ThreeJars Daily: Clutter Control!

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Clutter Control!

Buried under piles of toys? Overwhelmed by all the school notices? No need to drop a ton of dough on organizing products. Just follow these three easy steps to conquer kid clutter once and for all.

By Amanda May Dundas

Step 1: Make it a family affair.

I’ll admit it: There are times when the mess in my house gets so overwhelming that I sometimes resort to grabbing a garbage bag and threatening to throw away anything that doesn’t disappear from my sight immediately. It gets my kids to clean up – and quickly – but it’s no fun for anyone.
To avoid these mommy meltdowns, we’ve instituted the “clutter control patrol,” where the kids have to scour the house for anything not in its place. We set our microwave timer for five minutes and see if we can get the job done in time. The kids like the race, and I like the clean house.
If your kids are older, try assigning them jobs during major clean-ups based on their strengths. If one child is great at organizing, have him design storage solutions while another child is in charge of purging old and unused toys.

Step 2: Create storage where you need it.

The key to controlling clutter is twofold: Everything needs a home, and that home should be in the area where the items are most used. Are you constantly tripping over backpacks and sport equipment? Try placing large bins (make cute ones with your kids by having them decorate a large cardboard box) by the door so your kids can toss in shoes or gloves and anything else that often winds up on the floor.
Is it the endless school paperwork that drives you insane? Invest in some inexpensive accordion files for your child to keep papers in. Label each folder with a title such as “For Mom and Dad” for permission slips and other papers that need your attention; “Homework,” and “Projects to file.” Remind your child to keep the file where she usually empties her backpack to make staying organized easy.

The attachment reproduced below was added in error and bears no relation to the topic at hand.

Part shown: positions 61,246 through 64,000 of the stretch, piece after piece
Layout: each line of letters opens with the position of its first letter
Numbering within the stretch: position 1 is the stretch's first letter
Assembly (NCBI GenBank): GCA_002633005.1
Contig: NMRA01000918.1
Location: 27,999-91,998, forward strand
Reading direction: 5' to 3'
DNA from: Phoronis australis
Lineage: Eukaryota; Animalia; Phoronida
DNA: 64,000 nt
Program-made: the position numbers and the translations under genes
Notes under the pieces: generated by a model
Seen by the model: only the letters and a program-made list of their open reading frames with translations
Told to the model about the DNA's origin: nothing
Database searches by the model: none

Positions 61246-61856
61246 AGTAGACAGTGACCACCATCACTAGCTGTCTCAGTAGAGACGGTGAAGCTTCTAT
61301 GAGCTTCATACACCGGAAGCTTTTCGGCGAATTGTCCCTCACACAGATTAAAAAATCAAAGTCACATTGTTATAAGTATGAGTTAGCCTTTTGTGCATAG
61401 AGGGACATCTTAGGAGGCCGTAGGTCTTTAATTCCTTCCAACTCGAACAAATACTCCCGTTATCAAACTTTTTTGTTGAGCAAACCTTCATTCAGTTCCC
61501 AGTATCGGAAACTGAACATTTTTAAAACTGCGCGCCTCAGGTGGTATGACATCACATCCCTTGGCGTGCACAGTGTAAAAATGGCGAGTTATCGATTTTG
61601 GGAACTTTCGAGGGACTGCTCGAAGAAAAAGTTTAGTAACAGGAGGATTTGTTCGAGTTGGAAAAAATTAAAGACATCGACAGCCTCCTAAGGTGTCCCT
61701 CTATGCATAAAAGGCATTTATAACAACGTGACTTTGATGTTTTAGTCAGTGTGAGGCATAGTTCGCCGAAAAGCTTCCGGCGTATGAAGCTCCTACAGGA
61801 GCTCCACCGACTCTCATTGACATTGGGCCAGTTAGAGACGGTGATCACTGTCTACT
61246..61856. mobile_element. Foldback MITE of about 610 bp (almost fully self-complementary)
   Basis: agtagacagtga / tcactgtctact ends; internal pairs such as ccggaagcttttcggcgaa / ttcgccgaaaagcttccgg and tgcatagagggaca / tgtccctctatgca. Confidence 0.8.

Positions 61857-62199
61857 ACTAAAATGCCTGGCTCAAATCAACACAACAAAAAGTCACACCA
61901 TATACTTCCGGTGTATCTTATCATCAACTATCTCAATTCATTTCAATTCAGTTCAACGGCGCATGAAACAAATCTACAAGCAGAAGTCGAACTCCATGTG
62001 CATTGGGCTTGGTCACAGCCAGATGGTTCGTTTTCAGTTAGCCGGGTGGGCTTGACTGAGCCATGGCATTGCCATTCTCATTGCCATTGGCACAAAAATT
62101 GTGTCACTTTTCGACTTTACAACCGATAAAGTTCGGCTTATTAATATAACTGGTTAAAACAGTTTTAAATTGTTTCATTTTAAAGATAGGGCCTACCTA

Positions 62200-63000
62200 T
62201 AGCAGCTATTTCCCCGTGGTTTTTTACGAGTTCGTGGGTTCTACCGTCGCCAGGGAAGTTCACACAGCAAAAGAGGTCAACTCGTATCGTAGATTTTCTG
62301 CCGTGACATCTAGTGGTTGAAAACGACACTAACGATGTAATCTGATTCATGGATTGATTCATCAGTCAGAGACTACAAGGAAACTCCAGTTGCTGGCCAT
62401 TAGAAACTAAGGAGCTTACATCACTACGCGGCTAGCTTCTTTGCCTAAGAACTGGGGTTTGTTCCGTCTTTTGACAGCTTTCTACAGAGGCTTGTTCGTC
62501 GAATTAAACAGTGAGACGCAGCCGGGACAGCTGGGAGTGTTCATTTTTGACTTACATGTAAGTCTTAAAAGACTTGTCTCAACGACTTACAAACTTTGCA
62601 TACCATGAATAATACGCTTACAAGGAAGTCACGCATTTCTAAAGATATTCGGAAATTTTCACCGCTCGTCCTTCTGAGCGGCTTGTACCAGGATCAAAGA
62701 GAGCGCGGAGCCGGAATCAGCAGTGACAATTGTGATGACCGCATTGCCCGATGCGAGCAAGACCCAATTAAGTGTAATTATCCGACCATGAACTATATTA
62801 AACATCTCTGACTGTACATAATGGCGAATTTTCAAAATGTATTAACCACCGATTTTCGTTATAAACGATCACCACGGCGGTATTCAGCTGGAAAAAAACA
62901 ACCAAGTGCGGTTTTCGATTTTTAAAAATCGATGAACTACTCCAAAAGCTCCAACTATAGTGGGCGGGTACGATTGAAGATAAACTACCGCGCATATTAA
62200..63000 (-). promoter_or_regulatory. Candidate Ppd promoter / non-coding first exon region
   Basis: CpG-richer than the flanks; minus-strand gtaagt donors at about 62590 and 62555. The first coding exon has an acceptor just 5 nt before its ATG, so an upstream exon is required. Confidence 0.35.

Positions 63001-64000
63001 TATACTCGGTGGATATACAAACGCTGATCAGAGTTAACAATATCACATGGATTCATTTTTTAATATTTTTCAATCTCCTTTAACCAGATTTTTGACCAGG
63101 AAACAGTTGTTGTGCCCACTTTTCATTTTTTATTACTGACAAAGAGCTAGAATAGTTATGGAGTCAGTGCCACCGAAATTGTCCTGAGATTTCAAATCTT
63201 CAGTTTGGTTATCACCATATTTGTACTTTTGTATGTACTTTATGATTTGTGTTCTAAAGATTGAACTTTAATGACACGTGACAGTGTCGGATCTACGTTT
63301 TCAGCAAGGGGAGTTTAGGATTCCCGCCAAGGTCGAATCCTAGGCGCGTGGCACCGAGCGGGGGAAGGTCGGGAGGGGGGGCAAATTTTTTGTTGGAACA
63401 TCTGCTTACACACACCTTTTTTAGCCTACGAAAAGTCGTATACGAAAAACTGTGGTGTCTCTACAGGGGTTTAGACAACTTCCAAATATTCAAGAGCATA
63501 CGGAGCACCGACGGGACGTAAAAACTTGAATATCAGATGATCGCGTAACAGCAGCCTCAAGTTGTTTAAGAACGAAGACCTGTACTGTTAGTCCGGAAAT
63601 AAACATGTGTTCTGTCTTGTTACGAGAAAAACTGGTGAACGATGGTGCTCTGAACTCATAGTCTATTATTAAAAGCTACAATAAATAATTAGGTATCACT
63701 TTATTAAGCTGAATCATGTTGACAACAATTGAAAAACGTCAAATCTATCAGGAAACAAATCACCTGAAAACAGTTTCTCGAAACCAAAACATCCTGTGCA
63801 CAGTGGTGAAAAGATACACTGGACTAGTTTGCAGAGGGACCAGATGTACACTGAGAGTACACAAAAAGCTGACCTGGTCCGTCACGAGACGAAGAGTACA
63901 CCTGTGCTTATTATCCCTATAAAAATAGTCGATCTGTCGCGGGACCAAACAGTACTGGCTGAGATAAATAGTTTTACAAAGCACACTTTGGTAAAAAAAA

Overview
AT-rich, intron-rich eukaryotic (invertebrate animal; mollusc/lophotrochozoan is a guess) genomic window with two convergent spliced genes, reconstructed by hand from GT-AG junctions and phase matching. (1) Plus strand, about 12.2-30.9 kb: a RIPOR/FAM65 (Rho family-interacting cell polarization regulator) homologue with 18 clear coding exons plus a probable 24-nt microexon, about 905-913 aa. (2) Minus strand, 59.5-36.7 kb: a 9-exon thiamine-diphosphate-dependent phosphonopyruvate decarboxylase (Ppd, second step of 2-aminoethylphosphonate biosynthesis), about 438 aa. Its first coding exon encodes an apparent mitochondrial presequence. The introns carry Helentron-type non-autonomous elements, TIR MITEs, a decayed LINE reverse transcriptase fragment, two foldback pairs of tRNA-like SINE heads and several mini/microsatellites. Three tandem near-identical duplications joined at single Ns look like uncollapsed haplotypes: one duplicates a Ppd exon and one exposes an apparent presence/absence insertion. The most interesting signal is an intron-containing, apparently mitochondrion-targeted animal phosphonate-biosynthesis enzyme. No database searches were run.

If toys or art supplies are your problem, take some empty shoe boxes, label the front with what’s inside—crayons, paint, tissue paper, etc.—and stack them up on the shelf or in the closet. Keeping things separate makes it easy for even the youngest kids to clean up supplies, and to find them again.

Step 3: Get into the habit.

Your kids get dressed, brush their teeth, and possibly pack their own lunch. So there’s no reason why they can’t also be responsible for cleaning up their clutter on a regular basis. Build it into your routine.
For older kids, institute a daily clean-up time before they’re allowed to watch television or talk on the phone. If your children are little, make it fun by singing silly songs or by pretending aliens are coming to steal their left-out toys. Chances are, they’ll quickly learn to put things away as soon as they come in the door or are done with them, and setting aside a clean-up time won’t even be necessary!

Amanda May Dundas is a freelance writer living in the lower Hudson Valley in New York.


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